I see her hold these facts loose as coins in her palm,
I see her put those parts of me between her teeth
And clamp down, finding nothing but a lightweight metal,
a hollow ring, a counterfeit.
This is a longer collection of poems and, as the title suggests, they take their time, exploring the experience of motherhood through a variety of lenses over three sections, with a prologue and an epilogue. Perhaps the divisions of the book are not as accessible to the reader as the poet, but their considered titles speak of the poet’s care and attention to the poetic weave of this collection. It’s certainly worth taking the time to walk the road with Quirke, seeing life afresh through eyes that ‘don’t know the horizon’.
Beauty and truth shine through this debut collection of love poems from an original and gifted poet . In this compelling and moving collection Liz Quirke vividly captures the difficult, all-consuming, beautiful business of becoming a mother and raising a young family with her wife.
One of the great strengths of this collection is how it hangs together as a whole, each poem adding to and illuminating the other poems. I found myself immersed in and captivated by the story of the collection, which begins with a prologue, followed by three chapters and an epilogue.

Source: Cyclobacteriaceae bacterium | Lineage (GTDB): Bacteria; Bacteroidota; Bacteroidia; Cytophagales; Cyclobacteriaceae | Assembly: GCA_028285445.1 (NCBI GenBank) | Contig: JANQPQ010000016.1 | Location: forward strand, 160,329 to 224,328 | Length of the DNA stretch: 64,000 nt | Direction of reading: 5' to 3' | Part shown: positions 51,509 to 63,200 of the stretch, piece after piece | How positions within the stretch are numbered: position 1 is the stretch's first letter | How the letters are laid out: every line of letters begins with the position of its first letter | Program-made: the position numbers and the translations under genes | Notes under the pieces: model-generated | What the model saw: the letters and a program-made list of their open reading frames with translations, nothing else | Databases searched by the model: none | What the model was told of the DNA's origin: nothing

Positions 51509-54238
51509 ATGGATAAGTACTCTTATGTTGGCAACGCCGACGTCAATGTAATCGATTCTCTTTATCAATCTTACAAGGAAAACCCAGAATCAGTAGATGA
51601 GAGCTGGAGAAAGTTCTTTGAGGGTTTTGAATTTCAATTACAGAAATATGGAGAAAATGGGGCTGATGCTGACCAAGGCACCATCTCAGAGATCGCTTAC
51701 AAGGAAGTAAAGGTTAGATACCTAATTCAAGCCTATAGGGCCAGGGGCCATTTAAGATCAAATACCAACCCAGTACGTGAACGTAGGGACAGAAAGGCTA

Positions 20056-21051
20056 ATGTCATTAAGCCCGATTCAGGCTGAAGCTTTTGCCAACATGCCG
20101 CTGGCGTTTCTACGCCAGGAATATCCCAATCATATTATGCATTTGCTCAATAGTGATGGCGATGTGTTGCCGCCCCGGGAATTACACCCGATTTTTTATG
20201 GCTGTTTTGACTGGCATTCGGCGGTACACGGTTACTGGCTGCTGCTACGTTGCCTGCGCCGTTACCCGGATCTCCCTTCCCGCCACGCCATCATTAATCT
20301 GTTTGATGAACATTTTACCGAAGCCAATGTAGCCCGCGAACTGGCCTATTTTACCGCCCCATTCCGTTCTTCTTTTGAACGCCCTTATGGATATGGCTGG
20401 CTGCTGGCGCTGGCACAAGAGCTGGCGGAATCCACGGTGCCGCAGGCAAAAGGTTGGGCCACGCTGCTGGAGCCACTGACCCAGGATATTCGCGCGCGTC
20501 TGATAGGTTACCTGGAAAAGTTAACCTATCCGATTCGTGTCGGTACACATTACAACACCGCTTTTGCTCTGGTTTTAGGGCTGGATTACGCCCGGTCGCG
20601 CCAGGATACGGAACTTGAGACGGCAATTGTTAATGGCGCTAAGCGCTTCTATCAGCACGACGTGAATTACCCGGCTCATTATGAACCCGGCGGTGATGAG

We follow the poet through the challenges and joys of becoming a mother: the search for a home to start a family in, the longing for conception, the ambivalence of her place in society as the non-biological mother and the intensity of becoming a mother – how ‘…she arrived and fitted into place / into the arc of my body on this bed / into parts of my days / I didn’t know were empty.’
Although the poems about motherhood take centre stage in this collection, equally evocative are the poems about her wife; we get glimpses of their time together – ‘The heady risks of our early years’ -- before the arrival of the children. ‘I remember you before real life / mattered, all fire and softness’. Some of the most poignant poems deal with the inevitable impact that having children has on their relationship and their lives – ‘I Don’t Write You Love Poems Anymore’, Quirke said ‘All my words are kept for the children’, whereas previously ‘In our years together, love, I have written you with all the heart a pen can hold.’
The poems range from the tenderest of moments to the bleakest, with great integrity and honesty. Quirke skilfully weaves grief, loss and the isolation of the outsider alongside poignant moments of vulnerability, intimacy and wonder. Her vivid phrasing and powerful imagery beautifully capture the hurt of a child shunned by its mother, who ‘…swallows her dismissal / washes it down with a mouthful of burning Summer’, or, in another poem, the devastating loss of a child – ‘What a swing looks like when a child no longer plays in it.’